Mürzsteg Agreement

The Mürzsteg Agreement, signed 2 October 1903 at the Mürzsteg Hunting Lodge, was a joint memorandum of Russia and the Austro-Hungarian Empire transmitted to the Ottoman Empire, which proposed a series of political reforms in the vilayets of Thessaloniki, Kosovo and Monastir. The purpose of these reforms was to maintain the integrity of the Ottoman state, threatened by the Internal Macedonian Revolutionary Organization, and at the same time procure greater rights for Christians living under it. The Ottoman Empire agreed to the proposed reforms on 24 November.[1]

The Austrian Jagdschloss Mürzsteg (Mürzsteg Hunting Lodge), where the agreement was signed.

In the spring of 1902, Bulgaria, an Ottoman vassal state which was interested in acquiring Macedonia, signed a military convention with Russia.[2] Late in the fall, Russia, supported by the United Kingdom and France, proposed to the Ottomans political reforms for the Macedonian vilayets. On 8 December, the Ottoman sultan, Abdul Hamid II, signed a decree implementing most of the reforms. In February 1903, the new Russian foreign minister, Vladimir Lamsdorf, visited Vienna and signed the so-called "Vienna Program" on Macedonian reforms. The program was substantially the same as the Ottoman decree of December. The immediate provocation of a new agreement at Mürzsteg was the Ilinden–Preobrazhenie Uprising that broke out on 2 August. With its quick suppression, the Vienna Program lay dead. In September Tsar Nicholas II of Russia visited the Emperor Francis Joseph of Austria-Hungary at the latter's castle in Mürzsteg, Austria. The two rulers put their signatures to a new memorandum, substantially identical to the Vienna Program, which called for the appointment of one Russian and one Austro-Hungarian civil agent to oversee the reform of the administration, judiciary and local gendarmerie in the Macedonian vilayets. In all these institutions Christians were to take part. After Abdul Hamid accepted the proposal in November, Russia appointed one N. Demerik as its agent, and Austria chose one G. Müller. They began their work under Hüseyin Hilmi Pasha, the Inspector-General of Macedonia, in early 1904. Under the Mürzsteg program, each Great Power appointed an advisory official to the Ottoman official in charge of reforming the gendarmerie in each province. Austria-Hungary appointed an advisor to the sanjak of Üsküp, Russia to the sanjak of Thessaloniki, France to the sanjak of Siroz and Britain to the sanjak of Drama.[1]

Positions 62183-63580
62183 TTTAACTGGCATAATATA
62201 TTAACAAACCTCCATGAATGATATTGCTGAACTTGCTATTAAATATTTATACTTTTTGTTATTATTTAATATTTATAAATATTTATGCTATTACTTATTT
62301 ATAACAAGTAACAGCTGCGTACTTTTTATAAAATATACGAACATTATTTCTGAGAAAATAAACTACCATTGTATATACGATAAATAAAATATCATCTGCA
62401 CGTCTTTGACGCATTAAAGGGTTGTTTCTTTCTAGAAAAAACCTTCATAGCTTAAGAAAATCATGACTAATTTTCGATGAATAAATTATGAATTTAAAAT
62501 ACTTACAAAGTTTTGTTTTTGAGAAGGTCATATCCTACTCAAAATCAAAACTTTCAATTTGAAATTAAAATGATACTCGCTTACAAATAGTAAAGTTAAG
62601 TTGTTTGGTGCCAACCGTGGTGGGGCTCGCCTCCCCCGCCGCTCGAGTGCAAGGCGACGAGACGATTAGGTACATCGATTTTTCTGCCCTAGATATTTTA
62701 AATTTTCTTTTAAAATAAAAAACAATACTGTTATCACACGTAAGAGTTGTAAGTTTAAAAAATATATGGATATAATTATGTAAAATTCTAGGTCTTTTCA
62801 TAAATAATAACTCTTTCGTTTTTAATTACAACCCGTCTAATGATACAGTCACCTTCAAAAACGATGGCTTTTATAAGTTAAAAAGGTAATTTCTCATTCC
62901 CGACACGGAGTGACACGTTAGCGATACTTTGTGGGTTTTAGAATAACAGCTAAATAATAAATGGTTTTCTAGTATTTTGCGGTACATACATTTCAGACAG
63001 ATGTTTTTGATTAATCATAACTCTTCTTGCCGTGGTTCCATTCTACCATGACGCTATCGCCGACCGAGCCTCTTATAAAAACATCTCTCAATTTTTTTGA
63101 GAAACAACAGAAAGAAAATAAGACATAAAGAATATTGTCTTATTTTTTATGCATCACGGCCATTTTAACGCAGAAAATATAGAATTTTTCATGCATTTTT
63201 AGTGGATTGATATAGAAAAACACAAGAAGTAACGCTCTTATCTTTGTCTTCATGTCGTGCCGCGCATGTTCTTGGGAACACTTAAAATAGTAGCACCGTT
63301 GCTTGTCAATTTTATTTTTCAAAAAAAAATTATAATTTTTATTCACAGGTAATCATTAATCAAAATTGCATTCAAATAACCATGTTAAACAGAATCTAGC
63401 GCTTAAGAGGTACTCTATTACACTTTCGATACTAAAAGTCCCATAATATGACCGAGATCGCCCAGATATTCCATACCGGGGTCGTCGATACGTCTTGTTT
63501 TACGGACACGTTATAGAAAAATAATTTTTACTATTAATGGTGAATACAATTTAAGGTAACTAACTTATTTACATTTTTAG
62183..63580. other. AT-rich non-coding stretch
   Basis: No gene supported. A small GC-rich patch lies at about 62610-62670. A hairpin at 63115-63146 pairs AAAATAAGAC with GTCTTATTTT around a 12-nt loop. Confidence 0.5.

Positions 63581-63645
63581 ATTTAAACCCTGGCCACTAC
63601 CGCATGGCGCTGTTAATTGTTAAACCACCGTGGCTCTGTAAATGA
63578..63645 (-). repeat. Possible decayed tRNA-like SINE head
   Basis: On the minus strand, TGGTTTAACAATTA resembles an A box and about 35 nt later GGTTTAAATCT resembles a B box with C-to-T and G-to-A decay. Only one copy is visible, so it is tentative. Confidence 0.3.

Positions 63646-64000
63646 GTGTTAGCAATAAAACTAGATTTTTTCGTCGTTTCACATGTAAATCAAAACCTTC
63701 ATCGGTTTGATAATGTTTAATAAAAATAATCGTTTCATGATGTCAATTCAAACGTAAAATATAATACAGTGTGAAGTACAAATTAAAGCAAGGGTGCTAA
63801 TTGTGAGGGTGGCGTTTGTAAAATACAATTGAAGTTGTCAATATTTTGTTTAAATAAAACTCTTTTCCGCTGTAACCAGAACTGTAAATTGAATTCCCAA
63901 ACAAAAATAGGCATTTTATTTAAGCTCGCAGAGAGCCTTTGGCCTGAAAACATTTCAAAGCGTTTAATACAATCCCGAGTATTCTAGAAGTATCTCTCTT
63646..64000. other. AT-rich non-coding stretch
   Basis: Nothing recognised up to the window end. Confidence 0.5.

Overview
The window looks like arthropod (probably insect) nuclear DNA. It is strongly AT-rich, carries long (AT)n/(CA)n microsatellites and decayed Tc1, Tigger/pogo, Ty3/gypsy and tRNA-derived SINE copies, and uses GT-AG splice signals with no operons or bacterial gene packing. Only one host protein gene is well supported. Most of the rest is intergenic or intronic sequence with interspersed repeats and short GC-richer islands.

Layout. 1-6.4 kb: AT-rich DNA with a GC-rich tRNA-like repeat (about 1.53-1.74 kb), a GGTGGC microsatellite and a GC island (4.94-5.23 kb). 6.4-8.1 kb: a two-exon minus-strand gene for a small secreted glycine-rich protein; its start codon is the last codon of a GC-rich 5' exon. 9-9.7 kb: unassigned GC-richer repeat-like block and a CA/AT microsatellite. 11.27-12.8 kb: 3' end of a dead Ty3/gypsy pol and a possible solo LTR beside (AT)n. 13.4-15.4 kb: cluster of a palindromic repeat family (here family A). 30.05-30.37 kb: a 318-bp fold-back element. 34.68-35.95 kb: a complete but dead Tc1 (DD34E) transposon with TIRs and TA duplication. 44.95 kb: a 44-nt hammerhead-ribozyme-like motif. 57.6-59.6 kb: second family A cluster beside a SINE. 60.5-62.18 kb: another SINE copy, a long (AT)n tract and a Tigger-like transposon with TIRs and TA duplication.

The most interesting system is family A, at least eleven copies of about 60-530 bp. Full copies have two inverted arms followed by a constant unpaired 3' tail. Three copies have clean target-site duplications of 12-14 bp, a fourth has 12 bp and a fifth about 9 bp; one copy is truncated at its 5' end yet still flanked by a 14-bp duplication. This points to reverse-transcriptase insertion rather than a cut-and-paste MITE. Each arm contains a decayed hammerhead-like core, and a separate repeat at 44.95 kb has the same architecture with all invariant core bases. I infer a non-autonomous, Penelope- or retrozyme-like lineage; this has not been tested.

After defeat in the Russo-Japanese War (1904–05), Russia lost much of her influence in the Balkans. Austria-Hungary refused to back judicial reforms in 1907 and Ottoman officials resisted financial reforms. In 1908, the sultan approved the construction of a railway from Mitrovica to Thessaloniki, which favoured Austria-Hungary and was in violation of the Mürzsteg Agreement. The agreement was officially cancelled when the Ottoman government received permission to shut down the Commission for International Financial Control in Macedonia in May 1909.[1]


  1. ^ a b c Gerd 2014, pp. 12–14.
  2. ^ Helmreich & Black 1937.


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  • Brooks, Julian (2014). Managing Macedonia: British Statecraft, Intervention, and ‘Proto-peacekeeping’ in Ottoman Macedonia, 1902–1905 (PhD thesis). Simon Fraser University.CS1 maint: ref=harv (link)
  • Gerd, Lora (2014). Russian Policy in the Orthodox East: The Patriarchate of Constantinople (1878–1914). De Gruyter.CS1 maint: ref=harv (link)
  • Helmreich, E. C.; Black, C. E. (1937). "The Russo-Bulgarian Military Convention of 1902". Journal of Modern History. 9 (4): 471–82.CS1 maint: ref=harv (link)